UN: Funds in Place To Start KR Tribunal

The UN says enough money has been collected to finally start work on the Khmer Rouge tribunal, though full funding for the three-year trial has not yet been secured.

The news was met with a mixture of optimism and skepticism, with some hoping operations could begin within three months while others were waiting to see whether new delays would emerge.

UN Secretary-General Kofi An­nan notified Prime Minister Hun Sen that the tribunal could move forward in a letter Friday, saying the UN had fulfilled its end of an agreement between the two sides, according to the UN News Ser­vice.

In a statement quoted by the news service, Kofi Annan said the UN wanted the tribunal established “as soon as possible” and “no efforts will be spared on his part to help ensure that.”

Annan sent the letter the same day the European Union an­nounced it would pledge $1.3 million, bringing the total contributed or pledged by the international community to about $39.9 million.

The international community is to pledge $43 million while the government is to contribute $13.3 million. The government is continuing its search for partners to help cover its share, members of the government’s Khmer Rouge tribunal taskforce said.

Last month, the government said it would contribute $1.5 million in cash and $5.2 million as in kind expenses.

In a statement last year, Annan had said the tribunal would not proceed until funding for the full $56.3-million trial had been secured and money for the first year was in the bank.

Helen Jarvis, a member of the government’s Khmer Rouge tribunal taskforce, said the UN’s latest announcement set the tribunal down the path to reality.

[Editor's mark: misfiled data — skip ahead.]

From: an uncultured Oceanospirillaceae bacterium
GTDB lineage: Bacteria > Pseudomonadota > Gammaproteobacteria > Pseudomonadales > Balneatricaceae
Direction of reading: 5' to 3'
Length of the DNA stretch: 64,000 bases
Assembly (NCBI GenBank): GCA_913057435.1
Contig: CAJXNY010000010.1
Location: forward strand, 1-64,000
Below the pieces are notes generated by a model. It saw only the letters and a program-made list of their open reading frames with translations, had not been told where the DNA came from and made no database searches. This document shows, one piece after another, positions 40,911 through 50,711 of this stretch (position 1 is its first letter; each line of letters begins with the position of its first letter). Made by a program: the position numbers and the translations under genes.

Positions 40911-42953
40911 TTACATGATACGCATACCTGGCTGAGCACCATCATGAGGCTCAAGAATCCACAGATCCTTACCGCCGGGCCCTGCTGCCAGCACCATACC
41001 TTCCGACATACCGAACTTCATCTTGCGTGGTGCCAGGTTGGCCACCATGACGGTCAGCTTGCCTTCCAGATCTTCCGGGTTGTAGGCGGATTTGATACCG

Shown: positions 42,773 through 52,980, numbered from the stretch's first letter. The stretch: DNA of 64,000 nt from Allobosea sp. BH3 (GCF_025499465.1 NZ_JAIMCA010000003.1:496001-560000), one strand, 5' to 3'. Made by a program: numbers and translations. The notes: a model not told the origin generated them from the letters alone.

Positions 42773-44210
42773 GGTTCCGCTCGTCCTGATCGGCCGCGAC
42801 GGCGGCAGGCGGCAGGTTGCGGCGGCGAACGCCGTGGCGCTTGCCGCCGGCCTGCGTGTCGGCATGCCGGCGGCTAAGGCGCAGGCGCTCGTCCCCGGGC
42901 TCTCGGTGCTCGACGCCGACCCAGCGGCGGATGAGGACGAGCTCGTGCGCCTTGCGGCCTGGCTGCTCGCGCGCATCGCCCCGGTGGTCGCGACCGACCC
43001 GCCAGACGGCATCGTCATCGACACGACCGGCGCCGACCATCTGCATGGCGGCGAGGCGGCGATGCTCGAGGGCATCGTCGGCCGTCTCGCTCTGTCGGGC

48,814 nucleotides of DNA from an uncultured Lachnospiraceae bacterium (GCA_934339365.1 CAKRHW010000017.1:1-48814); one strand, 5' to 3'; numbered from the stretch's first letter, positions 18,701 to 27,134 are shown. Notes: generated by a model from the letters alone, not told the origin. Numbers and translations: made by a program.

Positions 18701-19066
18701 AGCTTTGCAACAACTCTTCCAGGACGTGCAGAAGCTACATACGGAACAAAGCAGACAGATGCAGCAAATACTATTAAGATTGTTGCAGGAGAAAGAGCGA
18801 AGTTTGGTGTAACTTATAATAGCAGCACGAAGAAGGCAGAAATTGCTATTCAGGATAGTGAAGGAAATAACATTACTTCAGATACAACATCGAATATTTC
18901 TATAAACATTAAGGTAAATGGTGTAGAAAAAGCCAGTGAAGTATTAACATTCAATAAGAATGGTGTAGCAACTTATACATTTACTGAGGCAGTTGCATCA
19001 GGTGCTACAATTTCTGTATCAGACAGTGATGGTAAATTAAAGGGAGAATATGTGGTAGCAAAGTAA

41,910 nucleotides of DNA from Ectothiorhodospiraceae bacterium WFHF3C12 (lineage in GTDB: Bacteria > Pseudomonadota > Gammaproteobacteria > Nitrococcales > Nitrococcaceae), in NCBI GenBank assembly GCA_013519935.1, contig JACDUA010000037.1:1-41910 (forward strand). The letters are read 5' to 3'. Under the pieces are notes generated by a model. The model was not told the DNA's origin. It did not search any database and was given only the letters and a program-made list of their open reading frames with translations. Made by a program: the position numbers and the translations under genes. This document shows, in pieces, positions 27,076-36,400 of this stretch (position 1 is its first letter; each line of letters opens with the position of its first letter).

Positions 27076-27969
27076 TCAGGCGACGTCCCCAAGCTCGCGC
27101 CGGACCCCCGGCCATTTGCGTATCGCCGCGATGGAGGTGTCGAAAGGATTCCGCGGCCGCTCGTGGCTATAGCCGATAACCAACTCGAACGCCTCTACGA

The UN and Cambodia will appoint senior administrators, fill staff positions and work on the logistics to get the tribunal off the ground, Jarvis said Sunday.

She said she is hopeful the groundwork can be laid within three months so judges and prosecutors can begin working on the expected six- to 12-month investigation phase.

“Obviously the actual prosecution cannot begin so soon,” she said, though work has been going on behind the scenes.

But there are many challenges to be met before a successful trial can even begin, let alone function, Licadho president Kek Galabru said.

Judges must be independent and qualified, witnesses and victims must be protected and the court’s rules and procedures must be ironed out, she said.

“I think there will be a lot of problems,” she said. “Now the ball is in the hands of Cambodia. What else is the excuse not to set it up? Do they want to play or not?”

Government taskforce secretariat Sean Visoth dismissed questions about the government’s interest in seeing the tribunal happen.

“We have spent a lot of strength over the past five years,” he said. “Why are you accusing us of not being willing” to try the Khmer Rouge?






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